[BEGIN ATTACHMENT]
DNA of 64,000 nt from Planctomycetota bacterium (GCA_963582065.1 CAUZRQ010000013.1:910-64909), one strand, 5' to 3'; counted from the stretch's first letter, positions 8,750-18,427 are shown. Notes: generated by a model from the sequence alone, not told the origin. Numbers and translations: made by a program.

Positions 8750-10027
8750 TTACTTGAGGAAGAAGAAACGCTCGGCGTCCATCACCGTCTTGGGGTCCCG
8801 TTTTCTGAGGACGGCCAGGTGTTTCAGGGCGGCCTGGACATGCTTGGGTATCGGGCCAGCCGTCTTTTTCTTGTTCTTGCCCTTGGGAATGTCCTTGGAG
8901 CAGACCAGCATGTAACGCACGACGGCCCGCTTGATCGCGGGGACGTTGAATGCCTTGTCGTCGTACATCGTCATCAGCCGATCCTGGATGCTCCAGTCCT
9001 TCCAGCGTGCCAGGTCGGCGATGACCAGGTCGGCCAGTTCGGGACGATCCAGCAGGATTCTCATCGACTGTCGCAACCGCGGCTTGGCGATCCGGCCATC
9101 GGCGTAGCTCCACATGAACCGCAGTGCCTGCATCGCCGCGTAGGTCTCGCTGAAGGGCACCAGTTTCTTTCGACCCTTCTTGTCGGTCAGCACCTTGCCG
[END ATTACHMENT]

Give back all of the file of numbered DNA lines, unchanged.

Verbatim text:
DNA of 64,000 nt from Planctomycetota bacterium (GCA_963582065.1 CAUZRQ010000013.1:910-64909), one strand, 5' to 3'; counted from the stretch's first letter, positions 8,750-18,427 are shown. Notes: generated by a model from the sequence alone, not told the origin. Numbers and translations: made by a program.

Positions 8750-10027
8750 TTACTTGAGGAAGAAGAAACGCTCGGCGTCCATCACCGTCTTGGGGTCCCG
8801 TTTTCTGAGGACGGCCAGGTGTTTCAGGGCGGCCTGGACATGCTTGGGTATCGGGCCAGCCGTCTTTTTCTTGTTCTTGCCCTTGGGAATGTCCTTGGAG
8901 CAGACCAGCATGTAACGCACGACGGCCCGCTTGATCGCGGGGACGTTGAATGCCTTGTCGTCGTACATCGTCATCAGCCGATCCTGGATGCTCCAGTCCT
9001 TCCAGCGTGCCAGGTCGGCGATGACCAGGTCGGCCAGTTCGGGACGATCCAGCAGGATTCTCATCGACTGTCGCAACCGCGGCTTGGCGATCCGGCCATC
9101 GGCGTAGCTCCACATGAACCGCAGTGCCTGCATCGCCGCGTAGGTCTCGCTGAAGGGCACCAGTTTCTTTCGACCCTTCTTGTCGGTCAGCACCTTGCCG